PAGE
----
Flew answers this objection by arguing that even if one accepts this as a reason for rejecting the presumption of atheism, just such a positive reason for doubting theism is, in fact, provided by the diversity of “religious experience” itself. In other words, what the theist who wants to argue from their personal experience usually says is that the experience is so profound and so common that the best explanation for it is a theistic one: namely, that there is an underlying, supernatural reality to it, which the experience makes the believer aware of, but which is also independent of that experience. This is called the argument from religious experience. But elsewhere in his writings Peirce points out that the diversity of religious experience is such that this argument seems somewhat difficult to sustain. Consider, for instance, five people who perceive the same tree, the same rock, the same star, or whatever other physical object. Their perceptions, even if not exactly the same, are nevertheless so similar that they give us very good reason for supposing the existence of an underlying reality to them. They don’t give wildly conflicting reports of the same object. But when it comes to God, people who claim to have had these experiences report just about any kind of experience you care to imagine—love, joy, peace, terror, oneness, transcendence, what have you. How can they all have the same underlying referent? The better account would seem to be that they have such different experiences because they inhabit such different cultures, which means the thing they are experiencing is really just their own ideas, transmitted through the traditions they are participating in, rather than some external referent. So, Flew argues, even if we accept Peirce’s contention (which, evidently, Flew does not), the theist would have just the sort of positive proof they ask for.
Another objection, pioneered by Kierkegaard, contends that the demand for evidence or reason is misconceived, because reason has limits, and where we encounter those limits we have necessarily to deal with faith of one kind or another. For instance, we can have no direct experience of the origin of existence—of that, in virtue of which, there is something rather than nothing. We can believe, on the basis of faith, that God is that origin, that the universe is self-existent, or that it has some other origin—but no matter what we believe, we are dealing with a proposition of faith, not of reason. Hence faith has its own legitimate domain. What the skeptic needs is not to have their demand for evidence met, but rather to realize that the demand itself is misplaced. To this Flew answers that, supposing we accept the necessity of faith here, we still have to answer the question of what kind of faith we should have. When we make that determination, either our choice is arbitrary, and therefor also frivolous and unworthy, or we have reasons for making it, in which case we have all of a sudden started using our critical faculties again, notwithstanding we were insisting only a moment ago that to do so would be to transgress the limits of reason. If we’re going to maintain that there are some very definite limits to what we can reason about, and that God is well on the other side of it, then we had better stick to it. But if we find ourselves calling on reason when we like it, only to kick it out when it starts telling us something we don’t like, it’s evident that we’re trying to play the game with loaded dice. So either way, the theistic position doesn’t come out looking very good. The theist is really better off just accepting the presumption of atheism and trying to get to their theism from there (as Aquinas did.)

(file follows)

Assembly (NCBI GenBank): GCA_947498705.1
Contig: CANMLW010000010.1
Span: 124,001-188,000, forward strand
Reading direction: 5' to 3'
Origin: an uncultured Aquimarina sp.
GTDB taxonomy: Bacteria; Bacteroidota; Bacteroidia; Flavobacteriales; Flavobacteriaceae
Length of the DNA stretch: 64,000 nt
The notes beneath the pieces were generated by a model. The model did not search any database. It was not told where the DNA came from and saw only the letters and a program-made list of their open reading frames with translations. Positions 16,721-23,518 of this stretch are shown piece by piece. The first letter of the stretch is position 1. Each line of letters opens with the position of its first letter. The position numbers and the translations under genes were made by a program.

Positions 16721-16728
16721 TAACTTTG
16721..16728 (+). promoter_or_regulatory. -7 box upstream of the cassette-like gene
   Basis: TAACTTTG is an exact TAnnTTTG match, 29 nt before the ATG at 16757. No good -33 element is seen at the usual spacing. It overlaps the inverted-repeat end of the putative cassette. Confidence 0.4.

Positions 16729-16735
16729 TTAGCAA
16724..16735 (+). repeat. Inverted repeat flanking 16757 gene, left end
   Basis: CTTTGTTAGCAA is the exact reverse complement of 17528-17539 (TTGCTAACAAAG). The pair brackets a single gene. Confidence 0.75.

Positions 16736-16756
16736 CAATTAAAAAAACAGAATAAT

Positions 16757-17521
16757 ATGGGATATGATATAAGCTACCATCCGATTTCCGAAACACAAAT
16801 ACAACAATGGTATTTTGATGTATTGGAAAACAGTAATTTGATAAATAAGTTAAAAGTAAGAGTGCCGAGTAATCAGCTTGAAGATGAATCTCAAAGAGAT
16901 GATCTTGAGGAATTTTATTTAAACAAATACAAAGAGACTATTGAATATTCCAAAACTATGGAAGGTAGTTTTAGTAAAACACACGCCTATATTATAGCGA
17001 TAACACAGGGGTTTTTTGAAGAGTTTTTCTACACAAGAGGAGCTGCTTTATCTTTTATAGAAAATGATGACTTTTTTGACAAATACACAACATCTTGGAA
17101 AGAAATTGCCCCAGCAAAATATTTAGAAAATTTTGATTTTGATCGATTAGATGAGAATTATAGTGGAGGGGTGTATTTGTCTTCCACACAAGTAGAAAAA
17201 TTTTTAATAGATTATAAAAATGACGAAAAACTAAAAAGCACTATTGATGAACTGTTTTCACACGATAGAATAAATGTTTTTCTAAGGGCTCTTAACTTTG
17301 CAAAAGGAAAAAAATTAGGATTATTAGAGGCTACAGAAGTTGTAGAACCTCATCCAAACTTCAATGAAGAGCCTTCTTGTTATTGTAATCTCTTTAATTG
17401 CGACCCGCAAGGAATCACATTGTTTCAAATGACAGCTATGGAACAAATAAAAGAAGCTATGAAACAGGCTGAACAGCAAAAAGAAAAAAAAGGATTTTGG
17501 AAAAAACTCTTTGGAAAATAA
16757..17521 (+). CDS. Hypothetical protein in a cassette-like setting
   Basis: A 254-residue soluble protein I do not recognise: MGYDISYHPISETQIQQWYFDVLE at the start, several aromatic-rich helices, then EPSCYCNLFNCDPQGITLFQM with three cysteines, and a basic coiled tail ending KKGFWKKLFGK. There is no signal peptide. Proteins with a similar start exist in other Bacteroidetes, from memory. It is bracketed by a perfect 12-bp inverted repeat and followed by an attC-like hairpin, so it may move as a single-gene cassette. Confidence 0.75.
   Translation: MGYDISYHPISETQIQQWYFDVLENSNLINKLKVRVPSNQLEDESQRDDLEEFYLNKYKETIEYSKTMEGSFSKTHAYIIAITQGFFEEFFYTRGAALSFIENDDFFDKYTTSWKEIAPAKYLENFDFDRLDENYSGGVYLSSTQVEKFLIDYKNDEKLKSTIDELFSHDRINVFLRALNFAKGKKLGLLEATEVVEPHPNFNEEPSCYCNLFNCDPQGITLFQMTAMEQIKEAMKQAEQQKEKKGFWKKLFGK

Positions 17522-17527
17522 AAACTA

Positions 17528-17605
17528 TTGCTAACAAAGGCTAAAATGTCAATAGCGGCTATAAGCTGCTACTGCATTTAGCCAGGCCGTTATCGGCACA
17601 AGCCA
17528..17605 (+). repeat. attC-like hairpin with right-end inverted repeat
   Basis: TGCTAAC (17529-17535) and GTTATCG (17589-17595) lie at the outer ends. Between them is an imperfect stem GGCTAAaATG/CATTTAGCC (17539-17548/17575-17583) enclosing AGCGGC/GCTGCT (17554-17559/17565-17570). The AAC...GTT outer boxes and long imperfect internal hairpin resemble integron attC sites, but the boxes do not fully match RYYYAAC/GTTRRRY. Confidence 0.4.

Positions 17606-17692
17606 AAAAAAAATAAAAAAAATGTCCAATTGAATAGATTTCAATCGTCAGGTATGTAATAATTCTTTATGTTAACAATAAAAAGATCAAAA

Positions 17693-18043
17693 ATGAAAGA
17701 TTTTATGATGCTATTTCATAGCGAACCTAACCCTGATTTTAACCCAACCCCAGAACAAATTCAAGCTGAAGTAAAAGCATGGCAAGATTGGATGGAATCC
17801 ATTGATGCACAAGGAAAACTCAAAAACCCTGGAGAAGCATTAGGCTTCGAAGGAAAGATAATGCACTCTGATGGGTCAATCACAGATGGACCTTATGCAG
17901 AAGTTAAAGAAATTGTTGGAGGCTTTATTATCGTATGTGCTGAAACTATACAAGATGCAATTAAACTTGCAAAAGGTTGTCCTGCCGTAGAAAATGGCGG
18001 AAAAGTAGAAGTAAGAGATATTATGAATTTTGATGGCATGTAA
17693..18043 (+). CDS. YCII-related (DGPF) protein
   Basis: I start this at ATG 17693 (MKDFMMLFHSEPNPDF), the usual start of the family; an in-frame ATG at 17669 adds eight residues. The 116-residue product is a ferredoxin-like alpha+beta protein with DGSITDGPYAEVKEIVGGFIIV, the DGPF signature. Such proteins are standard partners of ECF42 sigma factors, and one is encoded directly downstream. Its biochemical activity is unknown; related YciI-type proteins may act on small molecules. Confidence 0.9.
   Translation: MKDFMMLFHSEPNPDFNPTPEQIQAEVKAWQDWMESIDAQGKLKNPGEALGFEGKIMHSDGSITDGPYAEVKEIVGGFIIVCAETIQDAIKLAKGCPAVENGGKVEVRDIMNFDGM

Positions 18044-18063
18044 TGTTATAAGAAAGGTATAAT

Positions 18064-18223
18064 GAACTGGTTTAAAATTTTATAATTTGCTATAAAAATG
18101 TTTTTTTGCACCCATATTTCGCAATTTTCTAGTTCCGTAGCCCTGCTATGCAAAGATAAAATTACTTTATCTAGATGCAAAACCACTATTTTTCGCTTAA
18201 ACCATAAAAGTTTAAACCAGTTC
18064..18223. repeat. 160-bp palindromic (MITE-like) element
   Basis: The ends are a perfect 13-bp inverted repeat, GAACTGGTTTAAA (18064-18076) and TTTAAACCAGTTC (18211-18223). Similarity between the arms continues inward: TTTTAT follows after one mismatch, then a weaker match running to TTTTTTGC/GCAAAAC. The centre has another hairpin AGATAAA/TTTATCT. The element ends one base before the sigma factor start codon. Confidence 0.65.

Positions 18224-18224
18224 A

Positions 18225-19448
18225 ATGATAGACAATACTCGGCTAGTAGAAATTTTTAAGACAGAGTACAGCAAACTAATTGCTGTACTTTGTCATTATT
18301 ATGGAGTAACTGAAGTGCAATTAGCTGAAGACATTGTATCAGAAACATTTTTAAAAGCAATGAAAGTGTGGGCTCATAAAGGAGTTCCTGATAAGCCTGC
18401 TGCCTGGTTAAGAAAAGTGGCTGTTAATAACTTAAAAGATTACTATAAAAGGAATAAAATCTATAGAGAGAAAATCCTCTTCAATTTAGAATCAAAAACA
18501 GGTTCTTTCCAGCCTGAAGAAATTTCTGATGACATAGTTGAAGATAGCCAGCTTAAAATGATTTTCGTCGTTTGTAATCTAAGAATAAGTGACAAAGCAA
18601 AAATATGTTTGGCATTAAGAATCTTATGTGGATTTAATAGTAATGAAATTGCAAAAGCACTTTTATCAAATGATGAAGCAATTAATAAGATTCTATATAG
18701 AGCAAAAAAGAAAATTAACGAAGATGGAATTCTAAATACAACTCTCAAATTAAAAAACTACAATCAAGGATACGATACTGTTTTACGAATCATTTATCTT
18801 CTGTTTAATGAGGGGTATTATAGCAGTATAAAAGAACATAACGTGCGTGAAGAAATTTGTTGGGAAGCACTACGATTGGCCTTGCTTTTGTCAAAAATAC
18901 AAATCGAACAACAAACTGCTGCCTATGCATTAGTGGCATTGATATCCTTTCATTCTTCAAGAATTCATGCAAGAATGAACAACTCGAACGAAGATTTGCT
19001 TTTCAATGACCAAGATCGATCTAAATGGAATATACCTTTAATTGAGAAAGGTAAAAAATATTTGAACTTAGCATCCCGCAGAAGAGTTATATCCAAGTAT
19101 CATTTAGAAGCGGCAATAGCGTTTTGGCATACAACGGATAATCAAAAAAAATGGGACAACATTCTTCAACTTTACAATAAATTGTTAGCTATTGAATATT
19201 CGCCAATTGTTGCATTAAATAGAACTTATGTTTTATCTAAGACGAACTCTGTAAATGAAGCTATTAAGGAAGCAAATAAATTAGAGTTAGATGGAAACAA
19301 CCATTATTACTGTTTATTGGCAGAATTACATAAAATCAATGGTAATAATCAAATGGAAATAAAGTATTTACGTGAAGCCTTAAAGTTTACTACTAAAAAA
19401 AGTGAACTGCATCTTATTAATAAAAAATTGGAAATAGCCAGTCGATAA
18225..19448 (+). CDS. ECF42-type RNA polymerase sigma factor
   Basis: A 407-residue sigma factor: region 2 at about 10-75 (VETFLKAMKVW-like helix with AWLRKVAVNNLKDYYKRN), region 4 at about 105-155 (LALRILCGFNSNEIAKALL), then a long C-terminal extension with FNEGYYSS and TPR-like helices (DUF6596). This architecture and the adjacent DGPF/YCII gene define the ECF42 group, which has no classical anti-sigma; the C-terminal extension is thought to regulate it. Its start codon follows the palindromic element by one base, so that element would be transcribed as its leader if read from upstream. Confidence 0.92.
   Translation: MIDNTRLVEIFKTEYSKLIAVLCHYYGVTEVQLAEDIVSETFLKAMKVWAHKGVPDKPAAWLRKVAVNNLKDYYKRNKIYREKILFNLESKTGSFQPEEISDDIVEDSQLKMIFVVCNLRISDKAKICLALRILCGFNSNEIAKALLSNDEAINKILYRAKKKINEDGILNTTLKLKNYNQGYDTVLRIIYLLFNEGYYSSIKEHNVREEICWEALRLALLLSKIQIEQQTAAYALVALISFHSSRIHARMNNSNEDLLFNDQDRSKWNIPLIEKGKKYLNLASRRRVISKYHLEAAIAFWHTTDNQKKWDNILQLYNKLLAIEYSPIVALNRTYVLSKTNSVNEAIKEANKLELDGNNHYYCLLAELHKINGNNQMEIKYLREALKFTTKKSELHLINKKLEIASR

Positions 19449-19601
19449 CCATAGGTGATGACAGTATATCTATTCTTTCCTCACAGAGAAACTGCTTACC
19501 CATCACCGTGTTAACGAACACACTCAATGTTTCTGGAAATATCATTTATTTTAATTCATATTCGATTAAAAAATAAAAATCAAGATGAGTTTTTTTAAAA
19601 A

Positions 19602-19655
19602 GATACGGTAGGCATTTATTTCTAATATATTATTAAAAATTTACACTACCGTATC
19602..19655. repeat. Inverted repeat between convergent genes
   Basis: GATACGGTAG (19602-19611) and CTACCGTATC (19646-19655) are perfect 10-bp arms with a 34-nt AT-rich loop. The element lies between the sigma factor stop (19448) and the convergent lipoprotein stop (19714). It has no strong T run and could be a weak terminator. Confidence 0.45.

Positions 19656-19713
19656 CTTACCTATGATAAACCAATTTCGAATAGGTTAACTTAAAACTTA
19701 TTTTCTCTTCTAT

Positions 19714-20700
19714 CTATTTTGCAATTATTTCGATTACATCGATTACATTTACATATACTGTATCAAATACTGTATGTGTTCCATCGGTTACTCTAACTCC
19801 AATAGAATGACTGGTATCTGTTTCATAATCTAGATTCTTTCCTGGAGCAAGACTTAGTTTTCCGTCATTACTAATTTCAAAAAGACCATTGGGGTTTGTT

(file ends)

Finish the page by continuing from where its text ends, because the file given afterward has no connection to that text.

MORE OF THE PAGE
Has Flew boxed the theist in, demonstrating that atheism, not theism, provides our rational starting point? In the next article, we’ll explore one possible theistic response: Alvin Plantinga’s “reformed epistemology.”
Daniel Halverson is in the PhD program at the Institute for the History and Philosophy of Science and Technology, University of Toronto. His research focuses on the history of evolutionary biology in the Victorian and WWII eras.
Photo credit: Retired Professor of Philosophy Antony Flew at his home in Reading, photographed in December 2004. Copyright John Lawrence.
If you’re just beginning to follow this series, or would like a handy reference, here are links to the previous articles:
Part II: Ian Barbour—The Conflict Model
Part III: Ian Barbour—The Independence Model
Part IV: Ian Barbour—The Dialogue Model
Part V: Ian Barbour—The Synthesis Model
Part VI: John Hedley Brooke, Complexity Thesis
Part VII: Plato and the Geometric Model of Knowledge
Part VIII: Arthur O. Lovejoy, the Great Chain of Being
Part IX: Did Heliocentrism Knock Humanity off Its Perch?
Part X: Thomas Paine and the Controversy over Extraterrestrial Life
Part XI: Arthur O. Lovejoy, the Great Chain of Being and Pre-Darwinian Biology
Part XII: Michael Allen Gillespie, Theological Origins of Modernity
Part XIII: William of Ockham and the Origins of Nominalism
Part XIV: Nominalism, Petrarch, and the Renaissance Origins of Humanism
Part XV: A Fractured World: God, Humanity, and Nature
Part XVI: Did Medieval Islamic Theology Subvert Science?
Part XVII: Galileo Goes to Jail?
Part XVIII: Humanistic, Scientific, and Theistic Approaches to History